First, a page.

Sunday, November 15, 2015

No Defensive Faith

Contemporary Christians tend to act as though they are always on the defensive, rather than appreciating the true nature of the battle.  In the panoply of armour in Ephesians, Chapter 6, there is no armour for the back, and Jesus did not say that hell would storm the gates of the Church, but that we would storm the gates of hell. Ever since the Vietnam War years the Church has been unrealistically pacifistic, even to the point of no longer singing Onward Christian Soldiers.

In all of this we have been looking too much at ourselves, and not enough at Christ.  “For every look at yourself, take ten looks at Christ” (Robert Murray M’Cheyne).  Our fears come in part from looking at the stormy waters of our own experience, rather than looking at the One who calms the waters.

When looking at the Sovereignty of God, consider the function of the ancient monarch.  The word monarch refers to the singular, sovereign rule of the One who is Omnipotent, Omniscient, and Omnipresent.  This God of ours cannot be surpassed or denied, all power, all majesty, all dominion is His.

The 17th Century French Bishop, Jacques Bousset unfolds the absolute power of the monarch,

The royal power is absolute….Where the word of a king is, there is power: and who may say unto him, ‘What do you do?’ 

The power of God makes itself felt in a moment from one extremity of the earth to another.

Royal power works at the same time throughout all the realm. It holds all the realm in position, as God holds the earth. Should God withdraw his hand, the earth would fall to pieces; should the king's authority cease in the realm, all would be in confusion” [i]

This kingship, this sovereignty is bestowed on Jesus the Son of God by God the Father.  It is Jesus who is the Commander of the armies of the Lord!  In biblical terms, “He is the Lord of Hosts, and “On his robe and on his thigh he has a name written, ‘King of kings and Lord of lords.” [ii]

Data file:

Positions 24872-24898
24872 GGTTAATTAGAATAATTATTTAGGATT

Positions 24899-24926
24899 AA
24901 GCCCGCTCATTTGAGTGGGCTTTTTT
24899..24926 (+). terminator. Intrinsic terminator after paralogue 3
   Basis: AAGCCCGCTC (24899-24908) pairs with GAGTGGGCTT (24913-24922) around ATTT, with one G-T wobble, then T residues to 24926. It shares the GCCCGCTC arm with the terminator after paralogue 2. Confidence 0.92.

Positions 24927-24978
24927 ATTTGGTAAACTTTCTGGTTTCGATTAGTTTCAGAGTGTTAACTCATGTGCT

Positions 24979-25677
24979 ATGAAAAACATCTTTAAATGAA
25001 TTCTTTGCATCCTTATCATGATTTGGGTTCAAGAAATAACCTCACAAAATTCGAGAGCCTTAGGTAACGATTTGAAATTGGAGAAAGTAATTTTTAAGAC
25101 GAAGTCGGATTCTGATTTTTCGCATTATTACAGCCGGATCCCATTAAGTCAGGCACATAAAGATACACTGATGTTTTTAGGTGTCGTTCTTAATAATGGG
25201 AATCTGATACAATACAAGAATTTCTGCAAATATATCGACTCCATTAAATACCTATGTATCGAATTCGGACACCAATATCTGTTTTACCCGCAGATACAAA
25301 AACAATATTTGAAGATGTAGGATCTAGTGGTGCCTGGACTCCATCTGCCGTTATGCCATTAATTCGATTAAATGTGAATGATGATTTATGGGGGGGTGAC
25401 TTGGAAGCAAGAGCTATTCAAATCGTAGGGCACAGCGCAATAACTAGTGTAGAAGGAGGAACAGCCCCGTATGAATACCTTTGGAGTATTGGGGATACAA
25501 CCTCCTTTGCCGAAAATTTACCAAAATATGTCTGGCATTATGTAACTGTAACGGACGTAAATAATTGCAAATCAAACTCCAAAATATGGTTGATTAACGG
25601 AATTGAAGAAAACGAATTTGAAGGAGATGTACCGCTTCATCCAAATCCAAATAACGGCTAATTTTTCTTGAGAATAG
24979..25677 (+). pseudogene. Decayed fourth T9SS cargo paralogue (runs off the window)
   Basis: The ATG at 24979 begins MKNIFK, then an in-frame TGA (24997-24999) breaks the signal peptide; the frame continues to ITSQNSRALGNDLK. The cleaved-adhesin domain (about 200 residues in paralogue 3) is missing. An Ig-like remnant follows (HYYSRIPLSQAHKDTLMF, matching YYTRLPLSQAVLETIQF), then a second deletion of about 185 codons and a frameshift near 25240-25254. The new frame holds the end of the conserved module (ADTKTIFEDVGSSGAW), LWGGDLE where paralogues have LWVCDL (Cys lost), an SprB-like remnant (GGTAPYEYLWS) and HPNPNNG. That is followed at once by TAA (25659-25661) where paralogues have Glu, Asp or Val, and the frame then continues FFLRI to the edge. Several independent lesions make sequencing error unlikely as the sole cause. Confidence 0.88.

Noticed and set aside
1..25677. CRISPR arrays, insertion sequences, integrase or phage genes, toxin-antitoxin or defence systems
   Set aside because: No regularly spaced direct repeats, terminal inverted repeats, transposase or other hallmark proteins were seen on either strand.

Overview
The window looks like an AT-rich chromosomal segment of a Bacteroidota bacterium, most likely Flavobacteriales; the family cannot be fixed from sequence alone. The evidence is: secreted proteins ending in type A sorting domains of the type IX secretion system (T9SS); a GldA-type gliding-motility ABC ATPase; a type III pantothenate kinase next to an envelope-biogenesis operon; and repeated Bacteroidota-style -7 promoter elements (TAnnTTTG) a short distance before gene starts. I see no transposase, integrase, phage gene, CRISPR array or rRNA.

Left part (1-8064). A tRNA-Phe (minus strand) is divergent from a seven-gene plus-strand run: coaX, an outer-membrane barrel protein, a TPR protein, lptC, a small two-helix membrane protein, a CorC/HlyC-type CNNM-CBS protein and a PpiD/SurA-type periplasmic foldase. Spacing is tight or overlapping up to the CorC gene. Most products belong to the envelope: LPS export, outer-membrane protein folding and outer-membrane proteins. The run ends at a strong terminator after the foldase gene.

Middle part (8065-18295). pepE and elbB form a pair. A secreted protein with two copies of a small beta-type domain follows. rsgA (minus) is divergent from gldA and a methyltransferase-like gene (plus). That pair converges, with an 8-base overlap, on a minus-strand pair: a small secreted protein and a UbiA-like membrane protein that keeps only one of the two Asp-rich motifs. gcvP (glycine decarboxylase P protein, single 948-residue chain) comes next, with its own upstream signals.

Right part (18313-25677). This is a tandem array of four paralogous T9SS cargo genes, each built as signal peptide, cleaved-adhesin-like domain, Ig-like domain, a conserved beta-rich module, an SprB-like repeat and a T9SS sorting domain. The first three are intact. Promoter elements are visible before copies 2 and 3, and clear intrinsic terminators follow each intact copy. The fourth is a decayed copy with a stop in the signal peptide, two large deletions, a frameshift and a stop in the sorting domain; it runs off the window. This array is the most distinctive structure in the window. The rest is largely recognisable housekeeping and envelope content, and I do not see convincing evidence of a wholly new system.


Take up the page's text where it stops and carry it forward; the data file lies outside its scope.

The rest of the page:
There are times in battle when each of His warriors are exposed to danger, and sometimes wounded, but not beyond redemption, healing, and restoration.  It is a real battle, and it calls for a steadfast faith that keeps its gaze steadfastly on the Commander.

In The Coming of Arthur, Tennyson points the way to a heroic faith:[iii]

Strike for the King and live! his knights have heard 
That God hath told the King a secret word.
Fall battle-axe, and flash brand!  Let the King reign….

The King will follow Christ, and we the King
In whom high God hath breathed a secret thing.
Fall battle-axe, and flash brand!  Let the King reign.

It is not enough to sit passively, hoping that the battle will pass us by. Given the violence that is irrupting in our present world a reticent pacifism may not be adequate to meet the growing crisis; that way lays infinite danger and ultimate defeat. There is a place for armed defense that a Christian leader may exercise, “For rulers are not a terror to good conduct, but to bad. Would you have no fear of the one who is in authority? Then do what is good, and you will receive his approval, for he is God's servant for your good. But if you do wrong, be afraid, for he does not bear the sword in vain. For he is the servant of God, an avenger who carries out God's wrath on the wrongdoer.”[iv] 

While sharing in the armed opposition to evil in this world is not the call of all Christians, it is for others who are called to lay down their lives in armed combat to defend the God’s people; but note that in a democratic society that the ruler is the representative of the people and that may make things considerably more difficult.

However the responsibility of most of us is to take up the bright weapons of our faith, pray the Daily Office, meditate on the richness of Holy Scripture, particularly on the Psalms, be ready in praise, and constant in worship, and reach out to the world with compassion and good works.  Equip yourself for the battle according to your call and station of life, for the surely the battle will come, it always comes; but to the faithful warrior comes also the victor’s crown as he follows his liege Lord and Master.

[i] (J.H. Robinson, ed. Readings in European History 2 vols. (Boston: Ginn, 1906), 2:273-277).
[ii] Revelation 19:11-16
[iii] (Tennyson, The Idylls of the King, “The Coming of Arthur,” line 481-500)
[iv] Romans 13:3-4   

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